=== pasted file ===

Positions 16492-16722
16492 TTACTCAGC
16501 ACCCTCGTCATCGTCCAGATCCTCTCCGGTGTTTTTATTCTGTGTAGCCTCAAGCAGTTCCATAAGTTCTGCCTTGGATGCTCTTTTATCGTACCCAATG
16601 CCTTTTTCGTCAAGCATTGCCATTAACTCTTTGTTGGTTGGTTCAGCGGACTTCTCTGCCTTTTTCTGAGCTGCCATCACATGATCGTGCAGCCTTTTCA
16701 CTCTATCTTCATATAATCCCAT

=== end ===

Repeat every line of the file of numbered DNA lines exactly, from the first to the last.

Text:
Positions 16492-16722
16492 TTACTCAGC
16501 ACCCTCGTCATCGTCCAGATCCTCTCCGGTGTTTTTATTCTGTGTAGCCTCAAGCAGTTCCATAAGTTCTGCCTTGGATGCTCTTTTATCGTACCCAATG
16601 CCTTTTTCGTCAAGCATTGCCATTAACTCTTTGTTGGTTGGTTCAGCGGACTTCTCTGCCTTTTTCTGAGCTGCCATCACATGATCGTGCAGCCTTTTCA
16701 CTCTATCTTCATATAATCCCAT